Materials & Gemstone FAQs

 

Answers

Materials & Gemstones

Do you have a guide to the different metals that you use in your jewellery?

We use sterling silver to make our silver jewellery, an alloy which is 92.5% pure silver and 7.5% copper.  The copper is chosen because it improves the metal’s durability without affecting its light weight and neutral colour.

Pure gold is too soft for everyday wear so it is alloyed with a mixture of metals like silver, copper, nickel, and zinc to give it strength and durability.  The carat (ct) is the measure of gold content.  We craft our jewellery using 18ct (composed of 75% gold and alloyed with other metals to make it strong enough for everyday wear), 14ct (composed of 58.5% gold and 41.5% pure alloys) and 9ct (37.5% pure gold with the remaining being 62.5% alloy).

The colour of gold is determined by the type of metal alloys included and the percentage of each metal alloy.

We create white gold by combining natural gold with metal alloys that have bright white tones and then plating with an extremely hard element called rhodium.

Yellow gold is created when we mix natural gold with alloys expertly chosen to both strengthen it and infuse warmth of colour, lending yellow gold jewellery its remarkable shine.  We use copper to augment the red hues and silver for the greens.  By mixing these three, the distinct lustre of yellow gold is created.

Will the metals tarnish?

While we expect our finishes to last many years, both the antiquing and various platings used in our jewellery will wear off over the course of time.  However, we offer a re-plating and polishing service for every ring we make.  For more information on how to care for your jewellery, take a look at our Care and Repair FAQs.

Are your items hallmarked?

All our pieces are Hallmarked by the London Assay Office to guarantee the fineness of the metal.  

Are Annotated diamonds conflict free and from traceable sources?

We observe the Kimberley Process and are passionately committed to sourcing our diamonds in the most ethical and environmentally responsible manner.

The Kimberley Process, adopted in 2002, regulates 99% of the rough diamond trade worldwide, through a system of import/export controls that prevents conflict diamonds from entering the legitimate supply chain.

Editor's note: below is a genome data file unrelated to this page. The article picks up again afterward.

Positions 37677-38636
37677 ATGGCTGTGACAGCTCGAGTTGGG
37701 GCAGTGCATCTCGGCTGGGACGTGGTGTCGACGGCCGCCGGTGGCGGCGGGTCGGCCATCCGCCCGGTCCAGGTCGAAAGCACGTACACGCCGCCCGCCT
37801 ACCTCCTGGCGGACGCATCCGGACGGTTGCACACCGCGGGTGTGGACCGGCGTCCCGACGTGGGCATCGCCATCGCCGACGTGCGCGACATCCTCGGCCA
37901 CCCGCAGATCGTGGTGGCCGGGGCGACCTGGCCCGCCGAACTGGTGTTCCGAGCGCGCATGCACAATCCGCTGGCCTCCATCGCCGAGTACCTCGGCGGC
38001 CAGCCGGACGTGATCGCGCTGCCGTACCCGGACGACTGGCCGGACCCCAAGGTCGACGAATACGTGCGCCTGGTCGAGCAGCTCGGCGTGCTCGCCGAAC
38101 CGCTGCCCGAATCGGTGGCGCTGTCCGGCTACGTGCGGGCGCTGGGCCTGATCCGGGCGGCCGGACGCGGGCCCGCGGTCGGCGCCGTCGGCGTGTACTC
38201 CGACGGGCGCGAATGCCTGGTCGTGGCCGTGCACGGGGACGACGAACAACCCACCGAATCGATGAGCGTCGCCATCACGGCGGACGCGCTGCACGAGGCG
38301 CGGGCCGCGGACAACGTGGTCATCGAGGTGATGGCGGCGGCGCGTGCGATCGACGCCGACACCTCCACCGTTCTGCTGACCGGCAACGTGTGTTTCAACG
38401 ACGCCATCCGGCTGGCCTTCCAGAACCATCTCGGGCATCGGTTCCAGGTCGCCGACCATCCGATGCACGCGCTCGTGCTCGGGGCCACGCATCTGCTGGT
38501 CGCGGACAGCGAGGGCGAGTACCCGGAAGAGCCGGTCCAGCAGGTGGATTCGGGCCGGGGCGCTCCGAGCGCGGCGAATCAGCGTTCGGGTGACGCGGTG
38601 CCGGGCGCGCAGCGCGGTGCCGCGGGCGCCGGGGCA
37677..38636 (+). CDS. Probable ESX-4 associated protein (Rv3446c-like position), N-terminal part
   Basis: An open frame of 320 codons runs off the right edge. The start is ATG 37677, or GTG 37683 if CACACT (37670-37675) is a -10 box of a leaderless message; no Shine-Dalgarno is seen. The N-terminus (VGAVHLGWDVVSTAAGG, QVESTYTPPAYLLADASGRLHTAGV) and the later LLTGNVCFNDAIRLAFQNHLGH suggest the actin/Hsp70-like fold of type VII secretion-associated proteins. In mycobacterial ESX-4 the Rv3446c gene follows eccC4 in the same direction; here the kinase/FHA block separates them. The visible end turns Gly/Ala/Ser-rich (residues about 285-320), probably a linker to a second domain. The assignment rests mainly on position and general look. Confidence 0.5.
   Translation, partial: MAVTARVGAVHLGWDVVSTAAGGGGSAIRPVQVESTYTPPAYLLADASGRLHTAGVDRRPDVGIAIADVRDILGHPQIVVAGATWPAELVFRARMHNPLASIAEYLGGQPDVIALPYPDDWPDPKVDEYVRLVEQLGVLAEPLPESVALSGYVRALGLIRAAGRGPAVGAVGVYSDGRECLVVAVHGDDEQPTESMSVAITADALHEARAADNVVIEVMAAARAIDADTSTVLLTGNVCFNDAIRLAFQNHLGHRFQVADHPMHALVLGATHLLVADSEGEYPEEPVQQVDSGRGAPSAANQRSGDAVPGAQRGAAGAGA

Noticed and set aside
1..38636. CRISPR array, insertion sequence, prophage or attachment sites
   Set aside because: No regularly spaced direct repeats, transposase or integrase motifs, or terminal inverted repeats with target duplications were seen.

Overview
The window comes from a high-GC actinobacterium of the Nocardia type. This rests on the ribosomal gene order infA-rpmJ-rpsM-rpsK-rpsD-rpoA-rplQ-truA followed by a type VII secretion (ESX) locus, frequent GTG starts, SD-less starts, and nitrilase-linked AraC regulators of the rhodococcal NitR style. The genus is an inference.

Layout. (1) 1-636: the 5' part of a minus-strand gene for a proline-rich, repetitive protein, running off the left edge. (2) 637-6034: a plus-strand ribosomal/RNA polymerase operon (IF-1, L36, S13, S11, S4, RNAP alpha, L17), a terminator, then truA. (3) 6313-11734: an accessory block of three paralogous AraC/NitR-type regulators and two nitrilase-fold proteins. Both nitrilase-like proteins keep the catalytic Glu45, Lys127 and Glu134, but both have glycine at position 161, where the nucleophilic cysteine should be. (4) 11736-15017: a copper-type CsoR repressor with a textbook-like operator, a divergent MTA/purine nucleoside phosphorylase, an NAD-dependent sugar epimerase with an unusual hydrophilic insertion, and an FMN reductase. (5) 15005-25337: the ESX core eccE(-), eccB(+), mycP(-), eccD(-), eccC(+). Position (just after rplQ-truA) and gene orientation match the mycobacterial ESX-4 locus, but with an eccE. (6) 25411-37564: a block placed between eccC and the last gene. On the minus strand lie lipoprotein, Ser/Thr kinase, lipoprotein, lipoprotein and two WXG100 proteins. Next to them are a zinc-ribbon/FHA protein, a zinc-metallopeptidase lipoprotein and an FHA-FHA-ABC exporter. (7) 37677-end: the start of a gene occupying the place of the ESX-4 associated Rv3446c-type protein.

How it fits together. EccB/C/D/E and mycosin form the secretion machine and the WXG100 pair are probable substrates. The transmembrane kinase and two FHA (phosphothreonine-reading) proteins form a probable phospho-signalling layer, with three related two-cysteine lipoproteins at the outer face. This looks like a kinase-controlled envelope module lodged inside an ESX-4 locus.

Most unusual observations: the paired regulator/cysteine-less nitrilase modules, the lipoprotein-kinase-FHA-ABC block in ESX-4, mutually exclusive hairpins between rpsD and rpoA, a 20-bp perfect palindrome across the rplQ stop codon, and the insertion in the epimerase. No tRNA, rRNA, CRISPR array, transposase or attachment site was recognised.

What is the difference between a manmade and natural gemstone?

Synthetic gemstones are physically identical to their natural gemstone counterparts, which are mined from the Earth. They have the same physical properties and chemical composition as naturally occurring gemstones.  The only difference is that these gemstones are grown and manufactured in laboratories under controlled environments.  As they are created within a controlled environment, manmade gemstones tend to have fewer inclusions than their natural counterparts, as well as a more vivid colour, as ‘impurities’ have not had the chance to impact the stone. 

We produce jewellery using both manmade and natural gemstones, with some of our pieces offering either as an option. 

What are the twelve birthstones?

Garnet (January), Amethyst (February), Aquamarine (March), Diamond (April), Emerald (May), Pearl (June), Ruby (July), Peridot (August), Sapphire (September), Opal (October), Topaz (November), Turquoise (December).

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Annotated Design Projects

Select an Education Collaboration

United Kingdom

Europe

Hong Kong

Rest of the World

Annotated Design Projects

Select an Education Collaboration

United Kingdom

Europe

Hong Kong

Rest of the World

Annotated Design Projects

Select an Education Collaboration

Rest of the World

The Story of Annotated’s Education Collaboration 

Originally created by three friends at the University of Oxford looking for a different, but elegant way to celebrate and cherish their undergraduate memories,

This project goes back to the beginnings of the small design studio that preceded our company.

Since those earliest days, Annotated has stood for the idea that, by making things well, we could imbue our products with a sense of soul. You can feel it the moment you touch one of our Signet rings.

And being the children of university lecturers and teachers it was natural for us to combine this with the notion of celebrating education and studying for its own sake.

Over the years, the Annotated graduation ring has become our definition of one-of-a-kind and bespoke: completely made-to-order in collaboration with its owner and crafted by hand from precious metals.

Whether a graduand is someone who typically is interested in fine jewellery or not.

Please note, custom-made items cannot be returned but can be cancelled within seven days of order confirmation when production is still at an early stage.